Your eyes don't know where to look do they? McBride's Spirit of '76 cap? Alexander's mustache? LeFlore's prison record?

The '70s were great, I'm telling you. May they live forever.

Scott also sent me one card from the 1978 Hostess set.

You'll need to take a deep breath for this one.

Holding it?

OK, let it go:

Dig it.

You could play an existential game of "What's real and what's not" with this card. Real: Gamble's chain. Not real: that fool cap on his head. Real: Gamble's crestfallen look. Not real: The Padres uniform colors. Because they are not to be believed!

I am so privileged that I got to collect cards at this time.

Scott wasn't done as he also sent three 1979 Hostess cards:

That's three 1970s characters right there.

This is the final year of Hostess, in its '70s format anyway.

I didn't even know Hostess existed in 1979 for a number of years. I was too preoccupied with Kellogg's that year. That and aliens bursting out of people's chests.

Oddballs were never the same after the '70s.

I can appreciate some '80s oddballs, but others I kind of shrug off. Most 1990s oddballs are too fancy for me to consider them oddballs.

Here is what oddballs look like today:

I like the Panini Hometown Heroes set a lot. It's about as good as oddballs can get now. These also came from Scott. (Please note that Lasorda is not too pleased that his number 2 is blue).

I also received some regular old cards from Scott:

Several Dodgers team set cards from 2011, but I'm showing just this one because it's the only one different from the main set.

A shiny 2013 Finest of Hyun-Jin Ryu.

And a mini version of the best Dodger card from 2013 Topps.

None are as exciting as the Kellogg's and Hostess cards.

Because none can take me through the pipeline.

It's the best amusement park ride in this hobby.


JediJeff said…
LA kinda sucked in 1979 too. Should there be no Dodgers in the Kellogg's set either?
night owl said…
I think the '79 Kellogg's Dodgers -- Dave Lopes, Rick Monday and Doug Rau -- fared a little better in their careers than Wayne Nordhagen.
Mark said…
For better or worse being a child of the 90's means that there is a near infinite supply of those "pipeline" cards for me to chase. But I can already relate to waxing nostalgically about those childhood favorites.

I'm very jealous of the Kellogg's find. They seem to be pretty difficult cards to come across around here for whatever reason.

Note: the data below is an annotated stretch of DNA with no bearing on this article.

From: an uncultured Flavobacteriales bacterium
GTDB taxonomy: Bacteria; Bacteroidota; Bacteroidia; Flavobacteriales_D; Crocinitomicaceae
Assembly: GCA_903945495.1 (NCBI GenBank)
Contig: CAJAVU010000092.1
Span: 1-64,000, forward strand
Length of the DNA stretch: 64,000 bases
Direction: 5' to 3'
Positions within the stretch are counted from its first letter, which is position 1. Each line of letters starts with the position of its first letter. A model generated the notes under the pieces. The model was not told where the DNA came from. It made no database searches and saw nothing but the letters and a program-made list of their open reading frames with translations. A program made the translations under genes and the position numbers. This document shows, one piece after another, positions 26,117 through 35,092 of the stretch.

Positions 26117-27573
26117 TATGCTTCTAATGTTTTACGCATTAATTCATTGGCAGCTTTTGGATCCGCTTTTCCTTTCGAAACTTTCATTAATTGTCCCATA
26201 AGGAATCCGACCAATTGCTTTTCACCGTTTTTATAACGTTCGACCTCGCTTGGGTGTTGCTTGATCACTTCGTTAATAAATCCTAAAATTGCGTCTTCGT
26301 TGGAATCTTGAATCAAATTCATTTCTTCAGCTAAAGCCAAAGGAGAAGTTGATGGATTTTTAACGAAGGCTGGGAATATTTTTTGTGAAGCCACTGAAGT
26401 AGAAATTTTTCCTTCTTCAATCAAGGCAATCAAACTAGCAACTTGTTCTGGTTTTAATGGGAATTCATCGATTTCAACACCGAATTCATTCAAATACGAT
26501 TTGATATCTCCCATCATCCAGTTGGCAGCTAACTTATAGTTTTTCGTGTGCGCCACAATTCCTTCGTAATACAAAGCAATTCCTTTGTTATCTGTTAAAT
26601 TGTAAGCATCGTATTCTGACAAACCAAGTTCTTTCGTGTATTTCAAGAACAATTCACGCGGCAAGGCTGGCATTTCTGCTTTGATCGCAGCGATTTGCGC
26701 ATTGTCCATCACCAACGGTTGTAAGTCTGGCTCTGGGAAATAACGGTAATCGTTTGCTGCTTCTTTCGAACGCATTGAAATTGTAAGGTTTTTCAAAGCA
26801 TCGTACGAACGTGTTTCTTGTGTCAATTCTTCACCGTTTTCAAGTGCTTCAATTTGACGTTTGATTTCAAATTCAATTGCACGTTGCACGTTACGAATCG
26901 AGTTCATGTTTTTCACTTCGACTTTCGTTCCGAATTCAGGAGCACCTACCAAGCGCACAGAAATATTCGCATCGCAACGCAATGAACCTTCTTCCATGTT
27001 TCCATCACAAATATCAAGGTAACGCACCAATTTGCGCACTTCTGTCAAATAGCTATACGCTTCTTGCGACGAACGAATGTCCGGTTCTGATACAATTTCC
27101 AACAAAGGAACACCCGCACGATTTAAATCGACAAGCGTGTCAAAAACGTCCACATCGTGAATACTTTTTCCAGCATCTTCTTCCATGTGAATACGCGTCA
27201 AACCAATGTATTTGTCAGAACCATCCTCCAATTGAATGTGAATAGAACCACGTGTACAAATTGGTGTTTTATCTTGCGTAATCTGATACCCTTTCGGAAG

Mark Hoyle said…
The 70's were definetly the hey day of oddballs.topps also had many great inserts in their sets back in the 70's. I too remember mail ordering the 70 and 74 kellogs sets. The 72 alltime greats set also. Still have the complete sets,no cracks just a little cupping. I think the pipeline will just lead back to some of the 60's oddballsMonday. Monday.
Nick said…
My pipeline goes all the way back to...1999 Topps. Between Kellogg's, Hostess, and Oscar Gamble, I sometimes find myself wishing I grew up when I could finds cards in cereal boxes or on the panels of sugar-filled snacks.

And, though I can't imagine many people my age have seen it, that Meatballs quote made my day.
JediJeff said…
The set was basically the All Star team. You had to put someone in there from each team, and it was a crap shoot who made it in their career. Some players did well while others did not.
night owl said…
I think by 1979 everyone knew that Wayne Nordhagen wasn't a Super Star.
Jamie Meyers said…
Thanks for alerting me to that Ross Grimsley oddball. Ross is a pitching coach in the Eastern League and an awesome signer, great guy. He's signed every one of his base cards from the regular issue sets so I try to hit him with oddities like that. He signed an '80 Kellogg's for me last year, came out better than I'd expected. Hates his '75 Topps with the horrid airbrushing, BTW. All the cards I pulled from packs when I was a kid are cherished keepsakes. We all have our pipelines!
Robert said…
Might have been a stretch to call a couple of those guys super stars, but the cards themselves are super stars for sure. Great additions!!

Love the Bill Murray speech, haven't watched that movie in a while, but I do have it on DVD so....

I also get a kick out of how everyone calls Harvey Atkin's character "Mickey". Mickey is also an early teaser for my post tomorrow....(big grin)

Mark Hoyle said…
I have a couple of extra 79's if you want them
BaseSetCalling said…
You're right, that tower in Battle Creek is darn spooky. I think it was in The Lord of the Rings movies.
Anonymous said…
Who in the hell is Wayne Nordhagen?
Mark Aubrey said…
Great, another mess of Hershisers to collect. I do like how Fernando's glove melds into Orel's.
Fuji said…
Man... can we trade pipelines? My pipeline is from 1983 to 1989... which sucks compared to yours. Oh well... it's my parents' fault... not mine ;-)